Cecil Blacker

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Sir Cecil Blacker
After Dark 9th April 1988.jpg
Appearing (left) on television discussion programme After Dark in 1988
Born 4 June 1916
York, United Kingdom
Died 18 October 2002 (aged 86)
Allegiance United Kingdom United Kingdom
Service/branch Flag of the British Army.svg British Army
Years of service 1936–1976
Rank General
Commands held 23rd Hussars
5th Royal Inniskilling Dragoon Guards
39th Infantry Brigade Group
3rd Division
Northern Command
Battles/wars Second World War
Awards Knight Grand Cross of the Order of the Bath
Officer of the Order of the British Empire
Military Cross

General Sir Cecil Hugh Blacker, GCB OBE MC (4 June 1916 – 18 October 2002) was a senior British Army officer and a former Adjutant-General to the Forces.

Military career[edit]

Educated at Wellington College and at the Royal Military College, Sandhurst, Cecil Blacker was commissioned into the 5th Royal Inniskilling Dragoon Guards in 1936.[1] He was adjutant of the Regiment during the Dunkirk evacuation in 1940.[2] He later transferred to the 23rd Hussars which then formed part of 11th Armoured Division.[2] He was awarded the MC in 1944 following Operation Goodwood[2] and went on to become Commanding Officer of the 23rd Hussars in 1945.[2]

Blacker commanded the 5th Royal Inniskilling Dragoon Guards from 1955 to 1957. He was then Military Assistant to the Chief of the Imperial General Staff, Field Marshal Sir Gerald Templer from 1958 to 1960.[2] He was appointed Commander of 39th Infantry Brigade in Northern Ireland in 1962 and was then General Officer Commanding 3rd Division from 1964 to 1966.[2]

He was appointed General Officer Commanding-in-Chief Northern Command in 1969[1] and then went on to become Vice Chief of the Imperial General Staff in 1970[1] before becoming Adjutant General in 1973:[1] he held this post until he retired in 1976.[1] In 1974 his home was badly damaged by an IRA bomb[3]

He was ADC General to the Queen from 1974 to 1976.[1] He was also Colonel Commandant of the 5th Royal Inniskilling Dragoon Guards from 1972 to 1981.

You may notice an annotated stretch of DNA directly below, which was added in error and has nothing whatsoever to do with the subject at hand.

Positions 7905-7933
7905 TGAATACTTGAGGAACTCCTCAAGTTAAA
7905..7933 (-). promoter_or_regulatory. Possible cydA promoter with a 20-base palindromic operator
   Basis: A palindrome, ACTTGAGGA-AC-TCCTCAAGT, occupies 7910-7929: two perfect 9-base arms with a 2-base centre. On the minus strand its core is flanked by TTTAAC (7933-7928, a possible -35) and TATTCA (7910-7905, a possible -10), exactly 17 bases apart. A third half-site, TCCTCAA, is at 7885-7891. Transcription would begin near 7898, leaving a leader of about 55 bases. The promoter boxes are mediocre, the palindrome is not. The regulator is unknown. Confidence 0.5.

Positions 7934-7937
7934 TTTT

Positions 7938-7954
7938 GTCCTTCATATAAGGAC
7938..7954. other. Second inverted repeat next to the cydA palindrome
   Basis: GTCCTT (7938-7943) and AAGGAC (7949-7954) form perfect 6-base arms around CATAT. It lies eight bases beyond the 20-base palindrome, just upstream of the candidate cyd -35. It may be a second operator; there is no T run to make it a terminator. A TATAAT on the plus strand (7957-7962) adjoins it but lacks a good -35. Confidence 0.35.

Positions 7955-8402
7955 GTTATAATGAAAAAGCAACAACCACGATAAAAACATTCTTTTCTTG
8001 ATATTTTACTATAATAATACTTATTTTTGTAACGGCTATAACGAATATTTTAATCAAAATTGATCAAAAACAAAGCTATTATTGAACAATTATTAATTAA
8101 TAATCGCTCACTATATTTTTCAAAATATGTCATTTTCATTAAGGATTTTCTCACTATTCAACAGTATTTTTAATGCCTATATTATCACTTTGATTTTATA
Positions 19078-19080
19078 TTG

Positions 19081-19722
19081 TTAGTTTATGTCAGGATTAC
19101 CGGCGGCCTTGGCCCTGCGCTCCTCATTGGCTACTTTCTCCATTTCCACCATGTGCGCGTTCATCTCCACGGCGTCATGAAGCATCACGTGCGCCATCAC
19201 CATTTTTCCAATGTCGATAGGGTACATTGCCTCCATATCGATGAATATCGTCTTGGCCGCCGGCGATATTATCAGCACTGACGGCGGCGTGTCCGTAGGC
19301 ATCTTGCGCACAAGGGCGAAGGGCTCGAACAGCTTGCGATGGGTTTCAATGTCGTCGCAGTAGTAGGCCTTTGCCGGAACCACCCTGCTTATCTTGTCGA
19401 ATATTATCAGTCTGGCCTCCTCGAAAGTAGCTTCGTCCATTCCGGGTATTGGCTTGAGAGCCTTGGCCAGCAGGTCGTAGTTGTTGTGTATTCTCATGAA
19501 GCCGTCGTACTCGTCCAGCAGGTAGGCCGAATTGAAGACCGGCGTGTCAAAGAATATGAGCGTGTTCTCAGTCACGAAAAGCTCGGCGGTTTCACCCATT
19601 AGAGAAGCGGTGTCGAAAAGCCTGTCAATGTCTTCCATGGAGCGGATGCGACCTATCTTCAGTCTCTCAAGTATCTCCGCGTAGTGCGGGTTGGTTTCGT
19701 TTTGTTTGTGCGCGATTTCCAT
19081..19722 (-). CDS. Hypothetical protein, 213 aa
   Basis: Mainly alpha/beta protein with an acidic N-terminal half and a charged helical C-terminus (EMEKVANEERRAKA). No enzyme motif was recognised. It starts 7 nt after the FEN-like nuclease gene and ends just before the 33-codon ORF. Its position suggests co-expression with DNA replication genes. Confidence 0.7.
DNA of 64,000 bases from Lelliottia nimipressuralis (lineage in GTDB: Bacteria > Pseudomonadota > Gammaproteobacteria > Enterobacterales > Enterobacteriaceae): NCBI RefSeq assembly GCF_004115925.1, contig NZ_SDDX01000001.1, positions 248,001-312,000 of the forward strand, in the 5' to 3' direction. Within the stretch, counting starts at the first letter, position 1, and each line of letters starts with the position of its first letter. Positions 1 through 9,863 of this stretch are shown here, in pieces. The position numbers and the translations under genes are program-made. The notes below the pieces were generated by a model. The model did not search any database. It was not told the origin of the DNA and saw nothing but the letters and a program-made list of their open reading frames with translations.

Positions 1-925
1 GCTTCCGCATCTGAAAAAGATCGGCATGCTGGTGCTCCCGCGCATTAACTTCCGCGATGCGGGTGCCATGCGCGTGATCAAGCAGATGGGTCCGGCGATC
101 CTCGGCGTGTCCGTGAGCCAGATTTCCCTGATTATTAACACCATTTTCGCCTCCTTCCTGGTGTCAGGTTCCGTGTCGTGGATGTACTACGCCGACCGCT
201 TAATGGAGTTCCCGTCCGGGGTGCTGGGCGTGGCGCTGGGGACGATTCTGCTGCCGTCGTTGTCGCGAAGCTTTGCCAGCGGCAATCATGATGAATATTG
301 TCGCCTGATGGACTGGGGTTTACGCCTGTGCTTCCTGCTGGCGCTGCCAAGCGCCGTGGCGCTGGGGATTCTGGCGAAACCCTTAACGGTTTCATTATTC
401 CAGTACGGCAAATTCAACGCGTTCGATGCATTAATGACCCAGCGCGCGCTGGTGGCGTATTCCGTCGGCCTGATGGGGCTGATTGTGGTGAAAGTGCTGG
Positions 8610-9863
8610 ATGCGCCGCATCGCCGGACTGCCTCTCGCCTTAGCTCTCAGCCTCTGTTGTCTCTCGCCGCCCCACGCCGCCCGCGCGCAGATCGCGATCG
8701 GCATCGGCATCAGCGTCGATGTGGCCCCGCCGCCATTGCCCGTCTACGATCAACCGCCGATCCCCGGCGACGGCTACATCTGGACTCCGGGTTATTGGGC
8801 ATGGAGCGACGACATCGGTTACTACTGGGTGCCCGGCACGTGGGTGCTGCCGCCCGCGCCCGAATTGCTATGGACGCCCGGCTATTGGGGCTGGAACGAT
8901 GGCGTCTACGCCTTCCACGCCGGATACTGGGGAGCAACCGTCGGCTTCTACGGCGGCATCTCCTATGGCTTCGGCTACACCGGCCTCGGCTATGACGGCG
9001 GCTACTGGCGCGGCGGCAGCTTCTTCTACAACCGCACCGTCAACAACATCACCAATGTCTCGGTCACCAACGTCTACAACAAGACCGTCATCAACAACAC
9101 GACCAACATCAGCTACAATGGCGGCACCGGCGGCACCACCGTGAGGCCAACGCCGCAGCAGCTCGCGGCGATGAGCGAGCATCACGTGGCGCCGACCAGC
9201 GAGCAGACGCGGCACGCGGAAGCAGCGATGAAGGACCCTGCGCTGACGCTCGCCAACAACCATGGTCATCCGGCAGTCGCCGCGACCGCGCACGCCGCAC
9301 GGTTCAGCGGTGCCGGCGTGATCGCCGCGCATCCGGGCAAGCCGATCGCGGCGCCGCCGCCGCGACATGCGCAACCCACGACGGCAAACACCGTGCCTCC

He was awarded the CB in 1967, the KCB in 1969 and the GCB in 1975.[1] He was also awarded the OBE in 1960.[1]

He lived in Hook Norton near Banbury in Oxfordshire.

Showjumping[edit]

Blacker was an Amateur Steeplechaser and International Showjumper. He rode in the 1948 Grand National. He rode Pointsman to win the Grand Military Gold Cup at Cheltenham in 1954.[2] He represented Great Britain in Showjumping from 1959 to 1961.[2] He was President both of the British Showjumping Association from 1976 to 1980 and of the British Equestrian Federation from 1980 to 1984.[1] He was a member of the Horse Race Betting Levy Board from 1980 to 1983.[1]

Family[edit]

In 1947 he married Felicity Mary Rew and together they went on to have two sons, writer Terence Blacker and sculptor Philip Blacker.[2]

References[edit]

  1. ^ a b c d e f g h i j Debrett's People of Today 1994
  2. ^ a b c d e f g h i Obituary: General Sir Cecil Blacker The Times, 23 October 2002
  3. ^ Crime in Britain Today
Military offices
Preceded by
Michael Carver
General Officer Commanding the 3rd Division
1964–1966
Succeeded by
Anthony Deane-Drummond
Preceded by
Sir Walter Walker
GOC-in-C Northern Command
1969–1970
Succeeded by
Sir William Jackson
Preceded by
Sir Victor FitzGeorge-Balfour
Vice Chief of the Imperial General Staff
1970–1973
Succeeded by
Sir David Fraser
Preceded by
Sir John Mogg
Adjutant General
1973–1976
Succeeded by
Sir Jack Harman